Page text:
2. I am not sure if “hipster” is the right word for the ecclectic gathering of people associated with less structured forms of ecclesiology at Fro-Po. I beleive it is ancient -yet progressive. Something drew me to “the core.” I suppose mild curiosity and a holy discontent. I find it refreshing to speak with others of different perspectives without labels. In many places I am considered a heretic because i feel like “all truth is God’s truth,” or I dont buy into some forms of fundamentalism. My first experience at fro-po I talked with a transgendered individual who expressed a genuine interest in God but was fearful of church. My heart jumped for joy when the person told me she felt loved and not condemned. I watched as yuppies gathered with transients, artisians and business people mingled. I listened to testimonies of God’s love and transformative power. i enjoyed a Nine Inch nails song sandwiched between a traditional hymn and Black Southern Spiritual. I know what it feels like to be “an outsider.” I felt embraced at the Core, even though I am different, I recycle and I am a woman. What I like about the hipster/ancient “fropo” mentality: these beautiful people from all walks of life and parts of various denominational backgrounds coming together and conversing about God. Its prophetic, I think. Its post-denominational. While many fear openness and condemn it to postmodern deconstructionism and pluralistic subjective slopy agape I see it as Christ-like, Missional and organic. I love my grandparents, but I could never bring a friend from a super diverse background to their church. At Fro-Po I could bring a person interested in the faith, an atheist, or a buddhist and feel like Christ-love would be present, Not fear and gate-keeping. I am saddened by appologetics and doctrinal exclusivity- I imagine a grace and a kingdom of heaven that might be wider than my own ignorance, my own egocentrisms, and my own cultural hegemonies. :)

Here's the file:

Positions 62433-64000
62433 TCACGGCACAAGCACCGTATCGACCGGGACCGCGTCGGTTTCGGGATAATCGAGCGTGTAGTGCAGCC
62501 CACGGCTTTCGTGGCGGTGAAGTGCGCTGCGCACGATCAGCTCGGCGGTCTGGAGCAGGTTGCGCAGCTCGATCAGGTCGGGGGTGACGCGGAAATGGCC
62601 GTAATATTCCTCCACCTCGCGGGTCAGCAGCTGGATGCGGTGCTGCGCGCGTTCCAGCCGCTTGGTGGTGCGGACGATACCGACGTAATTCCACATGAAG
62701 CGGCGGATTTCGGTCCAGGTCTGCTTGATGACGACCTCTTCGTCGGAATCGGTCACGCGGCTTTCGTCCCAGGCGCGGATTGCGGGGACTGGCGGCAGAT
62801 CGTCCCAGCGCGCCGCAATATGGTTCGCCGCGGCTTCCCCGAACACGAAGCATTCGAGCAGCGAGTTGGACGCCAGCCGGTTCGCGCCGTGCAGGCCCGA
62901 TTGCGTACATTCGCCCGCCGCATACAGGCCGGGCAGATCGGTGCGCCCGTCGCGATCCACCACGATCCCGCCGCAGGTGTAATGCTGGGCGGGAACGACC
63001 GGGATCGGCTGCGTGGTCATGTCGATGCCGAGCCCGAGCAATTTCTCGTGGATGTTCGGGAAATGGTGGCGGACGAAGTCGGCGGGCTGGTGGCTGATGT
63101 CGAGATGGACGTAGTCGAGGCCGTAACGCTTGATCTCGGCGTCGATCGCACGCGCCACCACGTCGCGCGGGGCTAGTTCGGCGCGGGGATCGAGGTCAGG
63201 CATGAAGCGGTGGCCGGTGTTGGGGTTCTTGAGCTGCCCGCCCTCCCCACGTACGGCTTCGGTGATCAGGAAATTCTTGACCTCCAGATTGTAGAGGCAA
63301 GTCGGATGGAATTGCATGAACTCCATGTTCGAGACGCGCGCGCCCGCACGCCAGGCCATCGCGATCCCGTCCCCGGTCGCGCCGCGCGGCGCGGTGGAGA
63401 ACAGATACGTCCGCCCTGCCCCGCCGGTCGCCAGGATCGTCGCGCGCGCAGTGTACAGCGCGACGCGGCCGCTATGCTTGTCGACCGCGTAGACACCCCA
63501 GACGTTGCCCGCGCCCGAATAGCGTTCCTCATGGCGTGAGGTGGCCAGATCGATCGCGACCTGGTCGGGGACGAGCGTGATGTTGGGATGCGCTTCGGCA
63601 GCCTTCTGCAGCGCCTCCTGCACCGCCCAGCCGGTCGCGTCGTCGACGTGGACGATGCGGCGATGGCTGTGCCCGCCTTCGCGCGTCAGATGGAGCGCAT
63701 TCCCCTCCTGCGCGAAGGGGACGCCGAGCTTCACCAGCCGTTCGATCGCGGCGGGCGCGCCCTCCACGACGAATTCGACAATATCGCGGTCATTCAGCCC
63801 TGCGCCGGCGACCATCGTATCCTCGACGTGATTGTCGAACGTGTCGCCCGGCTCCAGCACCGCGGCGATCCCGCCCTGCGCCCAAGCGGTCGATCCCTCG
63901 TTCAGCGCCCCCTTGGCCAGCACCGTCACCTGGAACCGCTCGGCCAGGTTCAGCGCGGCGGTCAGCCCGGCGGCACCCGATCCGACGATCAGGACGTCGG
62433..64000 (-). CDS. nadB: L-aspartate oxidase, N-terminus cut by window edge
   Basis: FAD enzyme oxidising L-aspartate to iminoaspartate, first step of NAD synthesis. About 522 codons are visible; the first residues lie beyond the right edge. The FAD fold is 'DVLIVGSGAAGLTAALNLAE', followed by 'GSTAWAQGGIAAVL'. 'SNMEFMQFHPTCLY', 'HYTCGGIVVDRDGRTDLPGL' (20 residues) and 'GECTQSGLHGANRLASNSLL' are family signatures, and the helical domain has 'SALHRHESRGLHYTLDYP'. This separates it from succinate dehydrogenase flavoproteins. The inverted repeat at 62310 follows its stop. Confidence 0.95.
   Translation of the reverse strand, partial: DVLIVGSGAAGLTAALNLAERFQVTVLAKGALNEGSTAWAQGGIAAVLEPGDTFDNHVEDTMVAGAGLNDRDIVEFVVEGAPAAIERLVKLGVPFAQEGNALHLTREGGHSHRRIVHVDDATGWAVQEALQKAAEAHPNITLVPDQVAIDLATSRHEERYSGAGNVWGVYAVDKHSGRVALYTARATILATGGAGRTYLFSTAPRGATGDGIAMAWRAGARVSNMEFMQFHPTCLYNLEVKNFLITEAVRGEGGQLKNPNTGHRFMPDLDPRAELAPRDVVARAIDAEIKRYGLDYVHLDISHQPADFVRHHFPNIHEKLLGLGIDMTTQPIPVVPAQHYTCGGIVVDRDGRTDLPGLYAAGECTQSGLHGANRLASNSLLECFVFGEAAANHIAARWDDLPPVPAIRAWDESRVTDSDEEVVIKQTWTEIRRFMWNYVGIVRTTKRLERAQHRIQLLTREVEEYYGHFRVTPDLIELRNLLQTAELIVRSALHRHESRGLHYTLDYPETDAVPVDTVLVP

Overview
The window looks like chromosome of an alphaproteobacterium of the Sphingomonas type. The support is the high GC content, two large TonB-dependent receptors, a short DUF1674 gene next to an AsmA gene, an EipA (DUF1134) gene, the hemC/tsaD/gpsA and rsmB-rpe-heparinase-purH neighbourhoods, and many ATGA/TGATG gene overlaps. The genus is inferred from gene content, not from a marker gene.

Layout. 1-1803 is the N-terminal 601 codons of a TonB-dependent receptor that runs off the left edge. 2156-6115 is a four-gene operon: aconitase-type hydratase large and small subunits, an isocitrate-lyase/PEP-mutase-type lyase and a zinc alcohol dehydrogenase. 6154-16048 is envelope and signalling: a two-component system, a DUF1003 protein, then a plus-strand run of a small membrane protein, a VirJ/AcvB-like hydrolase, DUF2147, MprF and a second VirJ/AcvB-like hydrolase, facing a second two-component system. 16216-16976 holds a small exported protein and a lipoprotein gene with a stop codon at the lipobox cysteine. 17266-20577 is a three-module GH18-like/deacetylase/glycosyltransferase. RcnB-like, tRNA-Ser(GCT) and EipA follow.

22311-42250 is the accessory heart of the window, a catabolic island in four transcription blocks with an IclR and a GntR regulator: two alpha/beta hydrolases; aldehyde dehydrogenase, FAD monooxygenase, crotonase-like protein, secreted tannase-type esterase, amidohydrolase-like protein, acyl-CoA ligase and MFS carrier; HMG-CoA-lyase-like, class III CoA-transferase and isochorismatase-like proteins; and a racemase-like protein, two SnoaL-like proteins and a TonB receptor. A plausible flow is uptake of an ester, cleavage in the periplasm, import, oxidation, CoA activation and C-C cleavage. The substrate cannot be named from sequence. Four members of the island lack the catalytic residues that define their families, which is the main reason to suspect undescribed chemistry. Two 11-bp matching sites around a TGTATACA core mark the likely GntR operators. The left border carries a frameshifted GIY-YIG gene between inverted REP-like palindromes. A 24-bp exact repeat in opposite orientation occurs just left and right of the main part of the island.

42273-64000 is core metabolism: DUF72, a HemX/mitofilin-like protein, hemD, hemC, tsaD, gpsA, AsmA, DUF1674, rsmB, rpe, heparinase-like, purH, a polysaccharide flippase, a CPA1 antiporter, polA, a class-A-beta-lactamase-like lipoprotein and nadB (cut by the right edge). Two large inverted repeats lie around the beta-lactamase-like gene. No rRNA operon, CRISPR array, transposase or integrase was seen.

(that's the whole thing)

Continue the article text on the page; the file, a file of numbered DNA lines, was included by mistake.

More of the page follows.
3. Bec – beautifully put. You seriously gave me goosebumps… everything you said goes above and beyond what we imagined when we first dreamed of The Core and the Front Porch. In some ways I see it happening, like you do, in other ways I feel like we’re falling flat. If Jesus were to describe it, he might use the words “already/not yet” and to me, that means we are becoming the kingdom of God.

    Makeesha – I am still not sure whether I want to read the book. But I certainly won’t criticize it if I don’t read it. I wasn’t aware that the book was intended to be a jab or a diatribe. If this is the case, then I agree with Makeesha wholeheartedly. Every generation of Christians has its cultural distinctives, and the only people who deserve correction are those a) who worship culture in lieu of Christ, and b) who are faking it out of an evangelistic misunderstanding of Paul’s injunction to be “all things to all men”.

  4. I’m sure it can be taken many ways. I think you’d find reading it a waste of your time. But if you want to, you can have my copy. (or really, it’s the publisher’s copy lol)

  5. now, in all fairness, I don’t go to church and have no intention of going back any time soon (20+ years of church leader burnout). And before, I led a “hip” gathering (at least it would have been defined as such by this book). So it makes sense I wouldn’t particularly appreciate the content of the book.